• Changes to fixed message formats needed to be reflected in changes to code when applications were integrated using messaging and queuing

    XML and Web services help in that additional XML tags and data can be added to a SOAP message body. Only those applications that need the new tags and data need to change.

    Although changes can be isolated due to the loose coupling between Web service providers and requestors and the ability of Web service requestors to dynamically react to changes via WSDL, there is still an issue. An enormous problem common among the typical approaches to integrating the mainframe with Web services is managing changes to the underlying resources and the downstream impact to the Web services that have been created to wrap them. Because most approaches call for a Web/application server or integration broker running on a platform other than the mainframe, changes must be coordinated between the two platforms and typically between two organizations.

    Availability and Scalability
    Utilizing a separate platform to host a Web/application server and/or gateway requires two layers of systems that must be highly available and scalable and must also deal with potential communication failures between the two layers as well. This makes for a very complex operational situation. Clearly, tools and techniques exist to address the availability and scalability of Web servers that can also be applied to Web/application servers hosting Web services. And just as clearly, the mainframe/CICS environment also provides tools and technologies to address high availability and scalability of transactional systems. But they are two distinct environments and sets of tools/ technologies solving the same basic problem in two places. These tools and technologies don't integrate with each other. This requires two skill sets on the part of operational personnel and complicates troubleshooting. Furthermore, the communications links between the two environments must also mesh well with the high availability/scalability solutions on either endpoint.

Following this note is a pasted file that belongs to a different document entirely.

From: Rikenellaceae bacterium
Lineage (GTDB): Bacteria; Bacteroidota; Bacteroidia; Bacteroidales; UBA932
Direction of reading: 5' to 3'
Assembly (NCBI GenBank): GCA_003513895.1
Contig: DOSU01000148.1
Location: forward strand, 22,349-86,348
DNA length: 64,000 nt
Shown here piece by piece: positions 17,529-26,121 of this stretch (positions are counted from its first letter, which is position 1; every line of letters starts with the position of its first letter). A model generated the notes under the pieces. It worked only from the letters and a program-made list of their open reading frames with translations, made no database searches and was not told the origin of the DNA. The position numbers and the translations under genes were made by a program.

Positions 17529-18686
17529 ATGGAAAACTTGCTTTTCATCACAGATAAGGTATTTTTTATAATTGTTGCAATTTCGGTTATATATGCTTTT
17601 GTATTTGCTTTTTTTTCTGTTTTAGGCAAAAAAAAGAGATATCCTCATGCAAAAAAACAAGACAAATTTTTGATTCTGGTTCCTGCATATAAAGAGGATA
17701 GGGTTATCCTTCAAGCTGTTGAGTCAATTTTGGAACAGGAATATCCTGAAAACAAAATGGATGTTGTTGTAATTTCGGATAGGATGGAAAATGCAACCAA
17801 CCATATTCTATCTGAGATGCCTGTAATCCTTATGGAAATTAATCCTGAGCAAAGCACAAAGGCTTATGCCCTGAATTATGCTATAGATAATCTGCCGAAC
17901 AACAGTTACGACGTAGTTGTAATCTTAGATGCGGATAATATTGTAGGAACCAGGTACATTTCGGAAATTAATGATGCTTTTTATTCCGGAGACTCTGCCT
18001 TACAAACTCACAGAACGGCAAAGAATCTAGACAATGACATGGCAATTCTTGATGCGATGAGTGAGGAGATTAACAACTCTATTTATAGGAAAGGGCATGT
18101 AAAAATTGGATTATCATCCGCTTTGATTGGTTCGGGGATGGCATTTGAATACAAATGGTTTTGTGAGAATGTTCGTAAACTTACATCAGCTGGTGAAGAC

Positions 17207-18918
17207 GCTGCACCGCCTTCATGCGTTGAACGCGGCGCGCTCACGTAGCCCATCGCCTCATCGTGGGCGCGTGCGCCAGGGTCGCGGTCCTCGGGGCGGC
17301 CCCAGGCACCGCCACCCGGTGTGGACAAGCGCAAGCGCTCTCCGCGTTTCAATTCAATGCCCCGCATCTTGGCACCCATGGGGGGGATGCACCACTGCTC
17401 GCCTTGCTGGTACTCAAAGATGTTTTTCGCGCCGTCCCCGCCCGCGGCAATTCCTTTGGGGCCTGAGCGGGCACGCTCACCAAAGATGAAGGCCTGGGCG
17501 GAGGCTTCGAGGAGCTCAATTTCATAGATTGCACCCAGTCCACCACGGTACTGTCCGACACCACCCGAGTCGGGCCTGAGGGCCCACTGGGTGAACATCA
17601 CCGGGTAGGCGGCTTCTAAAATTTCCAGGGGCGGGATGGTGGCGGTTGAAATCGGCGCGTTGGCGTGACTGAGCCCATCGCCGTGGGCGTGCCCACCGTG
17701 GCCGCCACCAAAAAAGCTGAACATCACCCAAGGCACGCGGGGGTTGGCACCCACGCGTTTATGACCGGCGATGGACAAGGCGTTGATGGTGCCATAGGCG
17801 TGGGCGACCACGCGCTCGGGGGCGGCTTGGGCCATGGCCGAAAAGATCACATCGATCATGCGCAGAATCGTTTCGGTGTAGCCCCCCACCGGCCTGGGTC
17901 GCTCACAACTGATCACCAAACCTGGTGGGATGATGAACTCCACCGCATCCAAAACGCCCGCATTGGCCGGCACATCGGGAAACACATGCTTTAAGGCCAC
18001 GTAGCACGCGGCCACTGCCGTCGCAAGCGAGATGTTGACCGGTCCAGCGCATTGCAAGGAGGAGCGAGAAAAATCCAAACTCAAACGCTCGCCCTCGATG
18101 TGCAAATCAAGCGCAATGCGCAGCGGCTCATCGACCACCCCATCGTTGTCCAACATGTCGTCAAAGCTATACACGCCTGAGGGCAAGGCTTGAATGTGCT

Web Services and CICS:
    Can These Cultures Coexist?

    The predominant approaches to constructing Web services rely upon two fairly recent technologies - Sun Microsystems' Java 2 Platform Enterprise Edition (J2EE) and Microsoft's .NET. Virtually all vendor products require the use of a Windows or Unix-based server. Many require some form of a gateway and/or third-party adapters to interface to the mainframe.

    The result is still two independent camps, much like in past EAI efforts, that require cooperation and communication. Worse yet is the ownership issue. Whichever group "owns" the integration between the two environments is critical to the operations team. One of the greatest challenges to any EAI effort between the mainframe and other platforms is communication and cooperation among the different development and support organizations.

    The Solution: CICS as the Web Services Hub